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7 segment rolling display using
PC Click here for the circuit diagram
is very interesting and convenient to be able to control
everything while sitting at your PC terminal. Here,
a simple hardware circuit and software is used to interface
a 7-segment based rolling display. The printer port
of a PC provides a set of points with some acting as
input lines and some others as output lines. Some lines
are open collector type which can be used as input lines.
The circuit given here can be used for interfacing with
any type of PC?s printer port. The 25-pin parallel port
connector at the back of a PC is a combination of three
ports. The address varies from 378H-37AH. The 7 lines
of port 378H (pins 2 through 8) are used in this circuit
to output the code for segment display through IC1.
The remaining one line of port 378H (pin 9) and four
lines of port 37AH (pins 1, 14, 16, 17) are used to
enable the display digits (one a time) through IC2.
The bits D0, D1 and D3 of port 37AH connected to pins
1, 14 and 17 of ?D? connector are inverted by the computer
before application to the pins while data bit D2 is
not inverted. Therefore to get a logic high at any of
former three pins, we must send logic 0 output to the
corresponding pin of port 37AH. Another important concept
illustrated by the project is the time division multiplexing.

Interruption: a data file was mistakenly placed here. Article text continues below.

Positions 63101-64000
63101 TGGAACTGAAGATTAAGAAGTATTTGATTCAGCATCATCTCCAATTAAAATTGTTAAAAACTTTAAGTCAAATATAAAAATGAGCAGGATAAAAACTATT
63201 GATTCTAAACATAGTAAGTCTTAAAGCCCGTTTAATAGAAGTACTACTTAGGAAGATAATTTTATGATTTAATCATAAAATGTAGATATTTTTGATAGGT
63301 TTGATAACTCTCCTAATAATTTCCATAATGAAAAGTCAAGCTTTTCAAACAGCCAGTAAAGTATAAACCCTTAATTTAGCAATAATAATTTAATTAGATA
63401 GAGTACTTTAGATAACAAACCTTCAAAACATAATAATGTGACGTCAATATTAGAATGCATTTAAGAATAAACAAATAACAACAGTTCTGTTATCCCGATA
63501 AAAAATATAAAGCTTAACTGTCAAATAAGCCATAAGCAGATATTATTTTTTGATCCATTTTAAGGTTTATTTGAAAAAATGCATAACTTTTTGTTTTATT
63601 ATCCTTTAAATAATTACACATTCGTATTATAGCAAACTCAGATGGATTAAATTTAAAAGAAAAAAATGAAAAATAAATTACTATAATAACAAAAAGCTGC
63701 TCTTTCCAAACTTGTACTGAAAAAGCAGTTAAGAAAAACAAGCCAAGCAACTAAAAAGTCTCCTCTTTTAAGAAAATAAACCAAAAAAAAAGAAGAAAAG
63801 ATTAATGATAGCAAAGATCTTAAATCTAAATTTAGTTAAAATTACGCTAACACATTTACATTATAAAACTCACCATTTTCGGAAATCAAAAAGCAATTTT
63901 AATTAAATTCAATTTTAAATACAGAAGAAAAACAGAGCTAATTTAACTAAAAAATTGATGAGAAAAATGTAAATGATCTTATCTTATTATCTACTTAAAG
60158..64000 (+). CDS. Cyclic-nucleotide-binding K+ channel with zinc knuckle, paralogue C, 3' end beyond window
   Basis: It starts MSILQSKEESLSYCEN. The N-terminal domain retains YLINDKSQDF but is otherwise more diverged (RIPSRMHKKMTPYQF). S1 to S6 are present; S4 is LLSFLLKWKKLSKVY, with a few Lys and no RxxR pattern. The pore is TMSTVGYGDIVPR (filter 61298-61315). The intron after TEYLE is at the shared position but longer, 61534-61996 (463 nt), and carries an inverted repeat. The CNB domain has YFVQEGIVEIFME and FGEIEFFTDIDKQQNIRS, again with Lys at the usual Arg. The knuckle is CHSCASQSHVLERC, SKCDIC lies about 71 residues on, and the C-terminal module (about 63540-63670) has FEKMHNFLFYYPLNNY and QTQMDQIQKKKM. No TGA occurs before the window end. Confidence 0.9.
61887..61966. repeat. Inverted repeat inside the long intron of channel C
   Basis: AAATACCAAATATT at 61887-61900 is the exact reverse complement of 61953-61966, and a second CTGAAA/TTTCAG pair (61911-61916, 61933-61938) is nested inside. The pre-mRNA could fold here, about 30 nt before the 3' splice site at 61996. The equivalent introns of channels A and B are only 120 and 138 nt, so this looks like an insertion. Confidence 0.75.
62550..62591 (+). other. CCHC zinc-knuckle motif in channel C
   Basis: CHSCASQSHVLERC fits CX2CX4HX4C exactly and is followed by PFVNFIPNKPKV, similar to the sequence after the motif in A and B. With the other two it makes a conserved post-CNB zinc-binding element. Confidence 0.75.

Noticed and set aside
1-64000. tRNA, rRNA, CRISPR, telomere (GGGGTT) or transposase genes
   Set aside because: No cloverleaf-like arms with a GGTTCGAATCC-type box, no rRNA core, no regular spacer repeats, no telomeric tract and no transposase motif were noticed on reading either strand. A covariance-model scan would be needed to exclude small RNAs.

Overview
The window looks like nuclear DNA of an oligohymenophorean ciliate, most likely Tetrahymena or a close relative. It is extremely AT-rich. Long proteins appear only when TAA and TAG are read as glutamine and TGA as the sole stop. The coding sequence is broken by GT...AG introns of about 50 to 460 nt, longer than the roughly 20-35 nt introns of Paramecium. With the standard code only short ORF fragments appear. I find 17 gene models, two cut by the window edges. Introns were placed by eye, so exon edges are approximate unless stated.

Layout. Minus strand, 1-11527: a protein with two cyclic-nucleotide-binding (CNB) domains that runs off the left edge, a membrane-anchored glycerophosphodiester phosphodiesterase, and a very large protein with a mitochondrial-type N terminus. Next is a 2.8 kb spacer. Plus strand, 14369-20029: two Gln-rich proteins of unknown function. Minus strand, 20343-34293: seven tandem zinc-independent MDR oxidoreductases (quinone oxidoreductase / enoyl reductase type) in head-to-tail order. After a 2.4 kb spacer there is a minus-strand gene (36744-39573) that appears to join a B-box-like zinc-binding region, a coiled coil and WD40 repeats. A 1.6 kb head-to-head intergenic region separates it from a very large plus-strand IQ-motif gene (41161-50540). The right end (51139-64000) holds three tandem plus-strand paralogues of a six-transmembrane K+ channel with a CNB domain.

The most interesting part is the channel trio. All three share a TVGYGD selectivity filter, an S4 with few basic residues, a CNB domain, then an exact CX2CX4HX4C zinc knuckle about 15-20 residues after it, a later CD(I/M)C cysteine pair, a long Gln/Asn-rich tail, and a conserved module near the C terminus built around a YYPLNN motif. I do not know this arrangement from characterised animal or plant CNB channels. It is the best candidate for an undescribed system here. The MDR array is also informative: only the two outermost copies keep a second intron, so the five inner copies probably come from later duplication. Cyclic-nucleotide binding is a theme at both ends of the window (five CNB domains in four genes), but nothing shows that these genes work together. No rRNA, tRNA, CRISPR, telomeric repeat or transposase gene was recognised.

Note that all the five 7-segment displays share a common
data bus. The PC places the 7-segment code for the first
digit/character on the data bus and enables only the
first 7-segment display. After delay of a few milliseconds,
the 7-segment code for the digit/character is replaced
by that of the next charter/digit, but this time only
second display digit is enabled. After the display of
all characters/digits in this way, the cycle repeats
itself over and over again. Because of this repetition
at a fairly high rate, there is an illusion that all
the digits/characters are continuously being displayed.
DISP1 is to be physically placed as the least significant
digit. IC1 (74LS244) is an octal buffer which is primarily
used to increase the driving capability. It has two
groups of four buffers with non-inverted tri-state outputs.
The buffer is controlled by two active low enable lines.
IC2 (75492) can drive a maximum of six 7-segment displays.
(For driving up to seven common-cathode displays one
may use ULN2003 described elsewhere in this section.)
The program for rolling display is given in the listing
DISP.C above. Whatever the message/characters to be
displayed (here five characters have been displayed),
these are separated and stored in an array. Then these
are decoded. Decoding software is very simple. Just
replace the desired character with the binary equivalent
of the display code. The display code is a byte that
has the appropriate bits turned on. For example, to
display character ?L?, the segments to be turned on
are f, e and d. This is equivalent to 111000 binary
or 38 hex. Please note that only limited characters
can be formed using 7-segment display. Characters such
as M, N and K cannot be formed properly
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